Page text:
“I’m just really overcautious about selling these things too early. And, although I am extremely excited about the potential of this therapy, it still needs to pass rigorous tests first,” he said.

“We don’t know if this will work the same way in everyone. We’re still dealing with very small numbers, although the initial findings are promising.”

Ryan Straschnitzki of Airdrie, Alta., the Humboldt Broncos player who was paralyzed from the chest down when the Saskatchewan team’s bus crashed last April, has become friends with Gill through the Synaptic clinic.

Gill has inspired the 19-year-old with his positivity.

“He’s able to do things he couldn’t do before. It’s amazing,” said Straschnitzki.

The executive director of Synaptic has seen a marked change in Gill’s abilities and has visited the medical facility in Thailand.

“Given the nature of Richi’s injury, there was no sensory and no volitional movement below his level injuries. This has allowed Richi to regain some of that function and to be able to command voluntary movement below his level of injury,” says Uyen Nguyen.

“This is not a cure. But from what we can see, this appears to be the most promising procedure for people with spinal cord injuries.”

Bill Graveland, The Canadian Press


Like us on Facebook and follow us on Twitter.

Just Posted

Police investigating man’s death in Winlaw

Foul play not established, but major crimes unit is investigating

Bilingual child care spaces coming to Castlegar

New daycare opening this summer will teach kids French and English

Motion calls on Rossland city council to recognize ‘climate crisis’

Andy Morel wants to raise awareness of urgent need for action by higher levels of government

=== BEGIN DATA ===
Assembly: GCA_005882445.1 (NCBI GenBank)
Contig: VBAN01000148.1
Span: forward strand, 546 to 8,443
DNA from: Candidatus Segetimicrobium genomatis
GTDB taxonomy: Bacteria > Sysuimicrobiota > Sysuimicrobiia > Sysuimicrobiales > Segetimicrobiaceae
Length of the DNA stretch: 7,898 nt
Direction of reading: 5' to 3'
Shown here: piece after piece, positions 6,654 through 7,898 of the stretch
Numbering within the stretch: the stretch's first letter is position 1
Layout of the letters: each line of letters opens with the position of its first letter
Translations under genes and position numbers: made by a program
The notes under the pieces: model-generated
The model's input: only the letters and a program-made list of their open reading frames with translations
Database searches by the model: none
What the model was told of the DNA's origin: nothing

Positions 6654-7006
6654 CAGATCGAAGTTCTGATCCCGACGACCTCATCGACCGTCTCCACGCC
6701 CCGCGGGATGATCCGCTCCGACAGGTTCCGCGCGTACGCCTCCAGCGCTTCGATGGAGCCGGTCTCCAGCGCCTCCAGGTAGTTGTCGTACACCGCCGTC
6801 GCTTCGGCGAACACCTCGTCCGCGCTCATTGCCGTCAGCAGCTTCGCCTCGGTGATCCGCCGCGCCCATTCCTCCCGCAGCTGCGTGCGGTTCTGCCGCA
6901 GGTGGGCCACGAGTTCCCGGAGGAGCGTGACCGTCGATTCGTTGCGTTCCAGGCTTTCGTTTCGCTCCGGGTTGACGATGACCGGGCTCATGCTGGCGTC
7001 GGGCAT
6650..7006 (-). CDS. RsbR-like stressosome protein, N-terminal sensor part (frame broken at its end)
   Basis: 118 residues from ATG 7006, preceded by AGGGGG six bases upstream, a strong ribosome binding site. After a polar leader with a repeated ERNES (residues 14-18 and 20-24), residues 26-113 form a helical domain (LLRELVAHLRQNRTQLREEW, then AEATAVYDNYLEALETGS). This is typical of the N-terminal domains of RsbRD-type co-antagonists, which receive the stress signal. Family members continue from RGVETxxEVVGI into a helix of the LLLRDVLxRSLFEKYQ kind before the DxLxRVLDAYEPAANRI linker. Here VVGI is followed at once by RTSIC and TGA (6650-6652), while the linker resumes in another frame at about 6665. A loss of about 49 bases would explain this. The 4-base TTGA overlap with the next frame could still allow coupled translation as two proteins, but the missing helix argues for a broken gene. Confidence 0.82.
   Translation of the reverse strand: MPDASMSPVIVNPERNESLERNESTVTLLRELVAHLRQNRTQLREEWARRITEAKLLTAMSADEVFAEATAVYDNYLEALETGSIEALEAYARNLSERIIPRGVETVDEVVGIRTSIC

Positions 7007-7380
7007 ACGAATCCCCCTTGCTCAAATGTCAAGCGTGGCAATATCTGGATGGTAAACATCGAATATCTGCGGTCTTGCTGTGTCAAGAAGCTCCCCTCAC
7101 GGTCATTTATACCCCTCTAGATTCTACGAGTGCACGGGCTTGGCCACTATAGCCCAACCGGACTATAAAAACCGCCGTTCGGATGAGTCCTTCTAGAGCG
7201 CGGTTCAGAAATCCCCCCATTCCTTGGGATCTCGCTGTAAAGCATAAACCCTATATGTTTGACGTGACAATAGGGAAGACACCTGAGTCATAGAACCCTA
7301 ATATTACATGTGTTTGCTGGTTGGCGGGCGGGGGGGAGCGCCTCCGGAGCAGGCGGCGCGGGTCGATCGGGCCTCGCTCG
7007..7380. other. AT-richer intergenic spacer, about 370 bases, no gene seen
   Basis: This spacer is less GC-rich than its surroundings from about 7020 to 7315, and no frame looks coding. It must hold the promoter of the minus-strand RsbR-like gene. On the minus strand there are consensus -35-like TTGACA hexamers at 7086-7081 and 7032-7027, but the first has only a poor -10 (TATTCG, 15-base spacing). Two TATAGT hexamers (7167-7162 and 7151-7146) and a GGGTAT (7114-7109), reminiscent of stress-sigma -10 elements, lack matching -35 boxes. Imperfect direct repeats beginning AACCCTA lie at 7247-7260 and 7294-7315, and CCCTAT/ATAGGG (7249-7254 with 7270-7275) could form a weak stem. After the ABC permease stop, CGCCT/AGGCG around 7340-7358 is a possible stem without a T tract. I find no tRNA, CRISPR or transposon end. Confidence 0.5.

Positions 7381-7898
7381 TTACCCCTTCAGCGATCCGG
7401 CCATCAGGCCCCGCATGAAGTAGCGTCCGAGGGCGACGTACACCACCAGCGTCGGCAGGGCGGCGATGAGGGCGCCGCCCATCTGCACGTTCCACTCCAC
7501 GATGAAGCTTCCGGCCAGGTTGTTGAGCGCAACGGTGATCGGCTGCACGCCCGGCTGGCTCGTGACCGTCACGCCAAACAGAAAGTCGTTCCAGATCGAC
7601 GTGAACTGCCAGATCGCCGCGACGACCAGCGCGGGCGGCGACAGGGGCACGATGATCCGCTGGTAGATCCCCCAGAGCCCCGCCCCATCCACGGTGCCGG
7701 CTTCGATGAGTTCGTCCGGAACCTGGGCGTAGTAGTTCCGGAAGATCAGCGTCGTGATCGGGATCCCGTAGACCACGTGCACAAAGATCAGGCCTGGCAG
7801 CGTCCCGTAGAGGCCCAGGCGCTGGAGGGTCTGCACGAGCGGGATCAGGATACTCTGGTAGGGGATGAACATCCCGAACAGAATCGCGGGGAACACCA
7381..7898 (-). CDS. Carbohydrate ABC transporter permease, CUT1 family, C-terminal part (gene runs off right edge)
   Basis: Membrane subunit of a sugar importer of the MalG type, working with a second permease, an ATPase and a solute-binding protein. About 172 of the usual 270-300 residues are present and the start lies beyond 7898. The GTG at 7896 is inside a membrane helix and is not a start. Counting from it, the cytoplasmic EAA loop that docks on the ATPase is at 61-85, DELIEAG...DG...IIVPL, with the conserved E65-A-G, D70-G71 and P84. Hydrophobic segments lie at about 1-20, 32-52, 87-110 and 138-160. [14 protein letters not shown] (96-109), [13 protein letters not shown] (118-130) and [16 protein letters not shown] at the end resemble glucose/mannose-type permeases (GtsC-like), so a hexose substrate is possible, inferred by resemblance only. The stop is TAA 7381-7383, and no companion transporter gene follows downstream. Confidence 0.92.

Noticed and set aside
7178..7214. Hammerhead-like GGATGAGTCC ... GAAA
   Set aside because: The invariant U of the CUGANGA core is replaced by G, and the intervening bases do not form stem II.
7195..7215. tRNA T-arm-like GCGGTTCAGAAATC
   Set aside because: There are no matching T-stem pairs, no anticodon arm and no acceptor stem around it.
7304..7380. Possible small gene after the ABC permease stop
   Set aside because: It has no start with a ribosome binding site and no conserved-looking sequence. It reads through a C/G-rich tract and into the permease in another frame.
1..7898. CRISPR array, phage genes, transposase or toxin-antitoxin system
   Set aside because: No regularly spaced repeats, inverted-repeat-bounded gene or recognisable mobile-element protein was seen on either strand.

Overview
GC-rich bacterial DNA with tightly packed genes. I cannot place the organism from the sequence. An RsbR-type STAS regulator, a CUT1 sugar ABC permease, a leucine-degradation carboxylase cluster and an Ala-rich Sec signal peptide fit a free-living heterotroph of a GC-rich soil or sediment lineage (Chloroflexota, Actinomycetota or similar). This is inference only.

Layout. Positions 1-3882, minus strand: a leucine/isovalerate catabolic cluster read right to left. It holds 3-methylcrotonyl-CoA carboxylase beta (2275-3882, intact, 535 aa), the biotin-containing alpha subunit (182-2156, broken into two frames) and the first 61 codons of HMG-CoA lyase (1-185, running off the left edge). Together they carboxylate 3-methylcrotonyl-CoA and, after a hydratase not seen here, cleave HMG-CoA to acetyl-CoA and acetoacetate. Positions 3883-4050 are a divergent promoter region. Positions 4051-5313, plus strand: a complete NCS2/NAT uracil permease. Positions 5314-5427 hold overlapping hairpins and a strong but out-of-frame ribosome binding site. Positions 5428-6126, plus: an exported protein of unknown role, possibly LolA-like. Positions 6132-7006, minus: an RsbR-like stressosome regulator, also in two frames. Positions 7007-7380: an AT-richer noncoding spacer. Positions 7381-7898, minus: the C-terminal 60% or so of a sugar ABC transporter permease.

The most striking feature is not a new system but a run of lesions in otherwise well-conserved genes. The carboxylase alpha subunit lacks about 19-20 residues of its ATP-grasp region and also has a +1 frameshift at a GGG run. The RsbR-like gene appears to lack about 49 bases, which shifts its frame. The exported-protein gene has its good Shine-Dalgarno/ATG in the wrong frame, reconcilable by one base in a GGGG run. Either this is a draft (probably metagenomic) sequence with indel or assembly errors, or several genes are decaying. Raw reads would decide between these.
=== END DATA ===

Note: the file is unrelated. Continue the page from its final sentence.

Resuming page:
Looking to rent affordable housing in Greater Trail?

The website lists non-profit housing options available in the Lower Columbia

Woman raising funds to save historic Rossland piano

Rare Steinway piano was in Miners Hall for a century, but was headed to the dump

600 new campsites coming to provincial parks and recreation sites across B.C.

Tourism Minister announced half of the new spots to 13 most popular provincial parks

Court to rule on B.C.’s pipeline permit law in crucial case for Trans Mountain

A panel of B.C. Court of Appeal judges has been mulling B.C.’s constitutional reference cas

Theresa May to quit as party leader June 7, sparking race for new PM

The new Conservative leader will become prime minister without the need for a general election

B.C. man who fell off cliff returns there to rescue eagle from vulture attack

Nanaimo’s James Farkas, who broke his hip in a fall, saves eagle on same beach months later

Raptors beat Bucks 105-99 to move within 1 game of NBA Finals

Leonard scores 35 as Toronto takes 3-2 series lead over Milwaukee

Municipalities protest after B.C. declares marijuana crops ‘farm use’

UBCM president seeks answers in letter to John Horgan government

CMHC defends mortgage stress test changes amid calls for loosening rules

Uninsured borrowers must now show they could service their mortgage if rates rose two per cent

B.C. woman left ‘black and blue’ after being pushed off 40-foot cliff at lake

West Shore RCMP looking for witnesses as investigation continues

Grand Forks woman assaulted in home invasion

The incident took place Wednesday morning

Most Read